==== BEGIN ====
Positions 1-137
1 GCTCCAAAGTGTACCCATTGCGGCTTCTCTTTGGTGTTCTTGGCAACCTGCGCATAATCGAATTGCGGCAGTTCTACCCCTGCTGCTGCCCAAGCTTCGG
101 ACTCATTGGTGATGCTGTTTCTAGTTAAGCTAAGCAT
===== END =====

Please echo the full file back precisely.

Positions 1-137
1 GCTCCAAAGTGTACCCATTGCGGCTTCTCTTTGGTGTTCTTGGCAACCTGCGCATAATCGAATTGCGGCAGTTCTACCCCTGCTGCTGCCCAAGCTTCGG
101 ACTCATTGGTGATGCTGTTTCTAGTTAAGCTAAGCAT